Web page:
The U.S. economy ended 2023 on a high note, with solid consumer spending and a modest uptick in activity from the manufacturing sector, but investors are also seeing improvement in what could be the linchpin for growth prospects this year and beyond.
Bond investors have largely dictated the direction of financial markets over the past year. Falling Treasury yields have either led stocks higher on the heels of slowing inflation data, or prompted investors to trim gains as price pressures quicken and the prospect of Federal Reserve interest-rate cuts dims.
But Treasury yields also play a crucial role in the housing market. Ten-year notes are tightly linked to benchmark 30-year mortgage rates, which set the tone for both home affordability and refinancing demand.
Core inflation, which strips out food and energy costs and is closely tracked by the Fed, slowed to the lowest levels in nearly three years last month, pulling both Treasury yields and mortgage rates south in the process.
New mortgage applications last week rose to the highest point in nearly six months.
The Mortgage Bankers’ Association, in fact, reported Wednesday that the average 30-year fixed rate fell to 6.75% last week, near to the lowest in a month. New loan applications jumped 9.2% to the highest level in nearly six months. Refinancings were also on the rise, jumping 11% compared with the start of the year.
Mortgage rates slide as bond yields drop
“Mortgage rates declined across all loan types as Treasury yields moved lower last week on incoming inflation data, which helped to support a rise in mortgage applications,” said Joel Kan, the MBA’s deputy chief economist.
“Although purchase activity is lagging year-ago levels, refinance applications have improved from their recent low point and have been showing year-over-year gains, albeit at low levels,” he added.
“If rates continue to ease, MBA is cautiously optimistic that home purchases will pick up in the coming months.”
Homebuilders are similarly optimistic, according to the closely tracked survey published Wednesday by the National Association of Homebuilders and Wells Fargo.
Sentiment rose to the highest levels since September, thanks in part to the fall in overall mortgage rates, as buyers looked to the market for new homes in the face a dearth in existing homes available for sale.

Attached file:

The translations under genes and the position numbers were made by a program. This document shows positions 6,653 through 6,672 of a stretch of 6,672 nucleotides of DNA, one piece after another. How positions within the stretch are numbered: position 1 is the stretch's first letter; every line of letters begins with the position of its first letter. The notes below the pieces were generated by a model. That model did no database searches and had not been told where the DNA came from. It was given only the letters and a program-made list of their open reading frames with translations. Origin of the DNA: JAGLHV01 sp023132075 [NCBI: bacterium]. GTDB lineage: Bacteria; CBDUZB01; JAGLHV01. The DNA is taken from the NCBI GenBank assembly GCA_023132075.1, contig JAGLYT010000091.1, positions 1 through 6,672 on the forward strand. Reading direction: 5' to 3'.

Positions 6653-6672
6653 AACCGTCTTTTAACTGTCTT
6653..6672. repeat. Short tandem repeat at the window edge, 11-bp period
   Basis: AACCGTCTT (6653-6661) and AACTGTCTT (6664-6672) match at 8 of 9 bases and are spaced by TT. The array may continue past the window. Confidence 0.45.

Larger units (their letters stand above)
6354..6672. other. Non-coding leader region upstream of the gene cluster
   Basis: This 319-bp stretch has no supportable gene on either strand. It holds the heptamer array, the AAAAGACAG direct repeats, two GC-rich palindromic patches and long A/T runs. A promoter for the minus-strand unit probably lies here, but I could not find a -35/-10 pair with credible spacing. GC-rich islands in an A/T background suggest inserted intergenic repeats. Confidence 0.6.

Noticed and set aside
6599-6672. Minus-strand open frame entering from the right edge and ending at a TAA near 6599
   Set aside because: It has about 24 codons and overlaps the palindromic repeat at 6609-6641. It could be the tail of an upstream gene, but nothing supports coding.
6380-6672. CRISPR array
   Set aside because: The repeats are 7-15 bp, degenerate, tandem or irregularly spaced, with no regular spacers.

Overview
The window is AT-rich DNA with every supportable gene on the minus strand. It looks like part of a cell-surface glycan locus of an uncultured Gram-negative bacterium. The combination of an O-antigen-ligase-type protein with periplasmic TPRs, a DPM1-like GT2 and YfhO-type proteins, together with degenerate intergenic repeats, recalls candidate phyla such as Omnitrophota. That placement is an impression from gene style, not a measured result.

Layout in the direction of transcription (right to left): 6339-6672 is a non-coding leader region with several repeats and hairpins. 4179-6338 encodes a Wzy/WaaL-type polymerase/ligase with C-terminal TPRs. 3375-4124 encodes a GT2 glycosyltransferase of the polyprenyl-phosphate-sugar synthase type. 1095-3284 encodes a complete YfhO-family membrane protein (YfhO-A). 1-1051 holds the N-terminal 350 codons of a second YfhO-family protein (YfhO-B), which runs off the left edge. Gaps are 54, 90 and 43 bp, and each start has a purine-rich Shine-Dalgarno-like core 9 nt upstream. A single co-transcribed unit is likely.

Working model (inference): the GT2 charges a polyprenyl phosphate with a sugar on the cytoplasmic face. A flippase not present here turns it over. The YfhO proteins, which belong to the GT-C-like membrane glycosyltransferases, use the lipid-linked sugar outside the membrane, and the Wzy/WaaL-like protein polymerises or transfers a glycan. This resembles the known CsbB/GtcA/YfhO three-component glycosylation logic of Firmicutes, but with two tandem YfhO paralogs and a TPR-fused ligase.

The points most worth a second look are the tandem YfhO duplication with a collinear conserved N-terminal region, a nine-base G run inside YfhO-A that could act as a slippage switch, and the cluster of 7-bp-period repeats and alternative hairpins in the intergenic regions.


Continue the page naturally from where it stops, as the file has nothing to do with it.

That’s led to two big changes in the housing market. First, existing-home sales fell to the lowest levels in 13 years late last fall. But average prices rose 3.4% to around $391,800 as borrowing costs remained elevated and owners were reluctant to sell and take on higher-rate mortgages.
Rate-cut bets could prove key for homebuyers
But with bond investors now pricing in at least three, and possibly six, quarter-point interest rate cuts from the Fed this year, mortgage costs are set to tumble, unlocking a housing market that has always been a key driver of domestic U.S. growth.
CME Group’s FedWatch, a tool market watchers use to gauge the likelihood of changes to the Fed’s key rates, suggests a 55.7% chance of a quarter-point rate cut in March. The odds of a follow-on move in May – including larger increases of as much as half a point – are pegged at 45%.
“Homebuilders are clearly feeling more optimism on two fronts,” said Selma Hepp, chief economist at CoreLogic. “The first is the prospect of lower mortgage rates through 2024. This will help bring more homebuyers back to the purchase market.”
“On the other side, housing starts are not keeping pace with the demand, so the amount of homes available for sale will remain tight,” she added.
NAHB Chairman Alicia Huey noted that single-family housing starts are likely to grow this year, “adding much needed inventory to the market.” But she cautioned that “builders will face growing challenges with building-material cost and availability.”
A faster pace of housing starts thus may take time. Economists expect the Commerce Department’s update for December activity to show an overall decline in new units of 8.5% and a modest 1% increase in permits for new construction, a good indicator of forward demand.
“The bigger picture is that the absolute level of activity in the housing market remains extremely low, and the speed of recovery from here likely will be slow,” said Ian Shepherdson of Pantheon Macroeconomics.
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